Democrats are seething with rage over Friday’s 6-3 majority decision by the US Supreme Court to overturn Roe v. Wade, sending the question of abortion rights back to the state-level.
“The Constitution does not confer a right to abortion; Roe and Casey are overruled; and the authority to regulate abortion is returned to the people and their elected representatives,” read the opinion, written by Justice Samuel Alito.
Hours after the news broke, Rep. Alexandria Ocasio-Cortez (D-NY) called the decision “illegitimate,” and encouraged people to get “into the streets” to protest.
Her call for what we’re sure will be ‘mostly peaceful’ protests prompted Rep. Marjorie Taylor Greene (R-GA) to accuse the Democrat of ‘launching an insurrection,’ adding “Any violence and rioting is a direct result of Democrat marching orders.”
“I will explain this to you slowly: exercising our right to protest is not obstruction of Congress nor an attempt to overturn democracy,” AOC replied, to which Greene asked AOC why she won’t support pardons for Julian Assange or Edward Snowden, why she is “a shill for the MIC (military industrial complex) funding war in Ukraine,” or “are you too busy organizing baby killing riots?”
Behind the carnival tent curtain, DC insiders are furious and are demanding that the Biden administration DO SOMETHING!
“It’s infuriating. What the hell have we been doing?” one Democratic strategist told The Hill. “Why are we not talking about this every single day? Why hasn’t Biden made this the issue for Democrats? If we don’t step up, we’ve got ourselves to blame.“
Since a leaked draft of the gut-punching Supreme Court opinion surfaced in early May, Democrats have said they wanted to see more guidance from Biden. But the president has been consumed by domestic issues including record-high inflation and the latest mass shootings in the country, in addition to Russia’s war in Ukraine.
Democrats say Biden must do more to lead and fire up the base if he hopes to get Democrats to turn out this fall.
“A more forceful stance would be welcome from the rank and file,” said William Galston, who chairs the Brookings Institution’s governance studies program. -The Hill
On Friday, Biden delivered a weak address from the White House, at one point struggling to find the words to describe the moment before spitting out: “It’s a – it just – it just stuns me,” even though the Supreme Court decision leaked on May 2 and everybody knew this was likely coming.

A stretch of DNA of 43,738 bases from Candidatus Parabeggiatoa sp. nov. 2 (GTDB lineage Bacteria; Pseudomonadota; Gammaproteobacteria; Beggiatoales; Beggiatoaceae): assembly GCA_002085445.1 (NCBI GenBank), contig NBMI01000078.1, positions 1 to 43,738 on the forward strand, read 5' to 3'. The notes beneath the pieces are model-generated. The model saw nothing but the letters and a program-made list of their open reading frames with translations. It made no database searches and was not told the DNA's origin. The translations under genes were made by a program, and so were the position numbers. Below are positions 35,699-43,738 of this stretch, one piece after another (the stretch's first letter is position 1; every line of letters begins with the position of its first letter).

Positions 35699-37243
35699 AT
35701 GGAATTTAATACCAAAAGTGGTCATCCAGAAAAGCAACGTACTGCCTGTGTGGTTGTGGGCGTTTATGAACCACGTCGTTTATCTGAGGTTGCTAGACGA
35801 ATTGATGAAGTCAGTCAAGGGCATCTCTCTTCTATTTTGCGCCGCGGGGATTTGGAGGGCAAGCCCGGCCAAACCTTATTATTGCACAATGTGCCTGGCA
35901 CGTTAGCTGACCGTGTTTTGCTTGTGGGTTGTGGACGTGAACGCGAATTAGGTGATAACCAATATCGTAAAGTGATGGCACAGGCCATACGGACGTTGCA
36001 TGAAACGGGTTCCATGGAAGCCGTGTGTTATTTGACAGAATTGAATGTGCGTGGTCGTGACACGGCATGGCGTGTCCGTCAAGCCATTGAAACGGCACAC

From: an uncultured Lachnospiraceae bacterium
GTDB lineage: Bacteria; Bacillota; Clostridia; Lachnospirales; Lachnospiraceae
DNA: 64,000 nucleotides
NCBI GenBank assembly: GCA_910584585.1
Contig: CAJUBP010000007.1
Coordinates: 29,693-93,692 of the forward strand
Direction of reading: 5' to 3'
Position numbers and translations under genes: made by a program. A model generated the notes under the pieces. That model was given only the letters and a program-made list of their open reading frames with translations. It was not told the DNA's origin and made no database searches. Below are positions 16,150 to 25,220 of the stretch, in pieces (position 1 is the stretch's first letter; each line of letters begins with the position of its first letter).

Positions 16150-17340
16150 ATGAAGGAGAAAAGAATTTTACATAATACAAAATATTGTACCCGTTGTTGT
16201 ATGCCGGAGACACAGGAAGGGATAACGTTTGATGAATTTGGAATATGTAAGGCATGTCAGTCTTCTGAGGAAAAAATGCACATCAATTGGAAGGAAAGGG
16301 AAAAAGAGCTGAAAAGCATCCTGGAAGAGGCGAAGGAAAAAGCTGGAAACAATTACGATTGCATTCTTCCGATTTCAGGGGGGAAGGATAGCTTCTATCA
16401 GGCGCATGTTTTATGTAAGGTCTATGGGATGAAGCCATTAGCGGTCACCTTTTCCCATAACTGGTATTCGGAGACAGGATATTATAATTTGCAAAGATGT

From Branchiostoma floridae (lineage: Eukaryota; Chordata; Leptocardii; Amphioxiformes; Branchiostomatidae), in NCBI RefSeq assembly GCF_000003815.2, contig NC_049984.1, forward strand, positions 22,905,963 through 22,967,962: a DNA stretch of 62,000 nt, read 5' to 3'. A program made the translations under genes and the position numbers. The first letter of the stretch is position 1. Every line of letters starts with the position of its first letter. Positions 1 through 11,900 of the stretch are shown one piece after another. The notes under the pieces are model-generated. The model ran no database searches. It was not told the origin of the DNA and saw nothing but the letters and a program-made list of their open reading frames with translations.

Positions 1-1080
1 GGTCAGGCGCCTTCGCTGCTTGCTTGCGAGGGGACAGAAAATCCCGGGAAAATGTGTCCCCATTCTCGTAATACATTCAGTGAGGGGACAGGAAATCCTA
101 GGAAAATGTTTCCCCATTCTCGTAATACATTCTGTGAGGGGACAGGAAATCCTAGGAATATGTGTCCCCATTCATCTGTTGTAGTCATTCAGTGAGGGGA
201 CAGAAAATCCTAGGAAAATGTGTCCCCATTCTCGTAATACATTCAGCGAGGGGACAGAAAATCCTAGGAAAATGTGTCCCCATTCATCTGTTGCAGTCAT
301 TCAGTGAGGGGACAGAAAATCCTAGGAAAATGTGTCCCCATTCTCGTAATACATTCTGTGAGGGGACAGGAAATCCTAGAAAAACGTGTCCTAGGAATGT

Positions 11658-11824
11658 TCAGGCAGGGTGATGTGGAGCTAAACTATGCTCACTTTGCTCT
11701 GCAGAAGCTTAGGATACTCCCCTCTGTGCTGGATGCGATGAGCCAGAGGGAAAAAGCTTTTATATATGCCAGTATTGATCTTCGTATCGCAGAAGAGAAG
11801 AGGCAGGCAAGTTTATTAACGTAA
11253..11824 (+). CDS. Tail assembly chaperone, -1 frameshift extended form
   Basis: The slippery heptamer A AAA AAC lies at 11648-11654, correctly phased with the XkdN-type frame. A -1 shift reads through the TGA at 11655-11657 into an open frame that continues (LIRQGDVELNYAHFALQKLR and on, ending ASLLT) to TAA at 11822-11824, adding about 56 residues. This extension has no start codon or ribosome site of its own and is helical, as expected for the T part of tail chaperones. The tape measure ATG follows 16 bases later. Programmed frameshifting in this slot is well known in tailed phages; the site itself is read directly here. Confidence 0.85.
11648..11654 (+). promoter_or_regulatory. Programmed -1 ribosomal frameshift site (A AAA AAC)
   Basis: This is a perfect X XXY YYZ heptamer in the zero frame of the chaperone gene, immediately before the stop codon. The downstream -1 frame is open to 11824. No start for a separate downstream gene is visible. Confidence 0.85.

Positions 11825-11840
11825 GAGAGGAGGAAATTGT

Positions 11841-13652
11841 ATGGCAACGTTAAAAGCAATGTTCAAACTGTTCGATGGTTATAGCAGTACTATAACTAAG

And what is Biden’s solution? After acknowledging that he’s ‘severely limited’ in what he can do as president, he encouraged Democrats to vote for pro-abortion candidates in November’s midterms that would make it possible to pass a ‘right to abortion’ law.
“This decision must not be the final word. My administration will use all of its appropriate, lawful powers, but Congress must act,” said Biden, adding: “This fall, Roe is on the ballot. Personal freedoms are on the ballot, the right to privacy, liberty, equality, they’re all on the ballot. … And with your vote, you can act. You can have the final word. This is not over.”
Former President Obama, who in 2009 said that legislation to codify abortion rights into federal law was ‘not the highest legislative priority’ – tweeted: “Today, the Supreme Court not only reversed nearly 50 years of precedent, it relegated the most intensely personal decision someone can make to the whims of politicians and ideologues—attacking the essential freedoms of millions of Americans.”
House Speaker Nancy Pelosi (D-CA) ripped the “GOP’s dark and extreme goal of ripping away women’s right to make their own reproductive health decisions.”
Democratic strategist Joel Payne said, very strategically: “What’s challenging for the president is that all the other domestic challenges have prevented him from having the political capital to galvanize the base in a moment like this.”
“Because of Donald Trump, Mitch McConnell, the Republican Party & their supermajority on the Supreme Court, American women today have less freedom than their mothers. Radical Republicans are now charging ahead with their crusade to criminalize health freedom.” Of course, unborn American children have more protections than they’ve had in 50 years.
Senate majority leader Chuck Schumer (D-NY) called the decision “one of the darkest days our country has ever seen.”
And the Attorney General, Merrick Gardland, got extremely political, saying in an official statement: “The Justice Department strongly disagrees with this Court’s decision. This decision deals a devastating blow to reproductive freedom in the United States.”
Another Democratic strategist suggested that failure to employ Kamala Harris as the face of the White House’s pro-abortion stance is a huge mistake.
“How great would that have been?” the anonymous strategist asked rhetorically. “Why aren’t we deploying someone who understands and could speak to this moment from the heart?”
Young Democrats feel abandoned
According to HIT Strategies’ chief researcher Roshni Nedungadi, 75% of young voters 18-34 years-old want abortion rights protected and don’t believe Democrats are doing enough to fight back on the issue.
“They feel that they need to see Democrats and the White House fighting for them,” she said, adding “I really think as many voices as they can have, saying the same thing over and over again.”
The question for November; can Democrats rally the base around the right abort an unborn child, after a summer of ‘mostly peaceful protests’?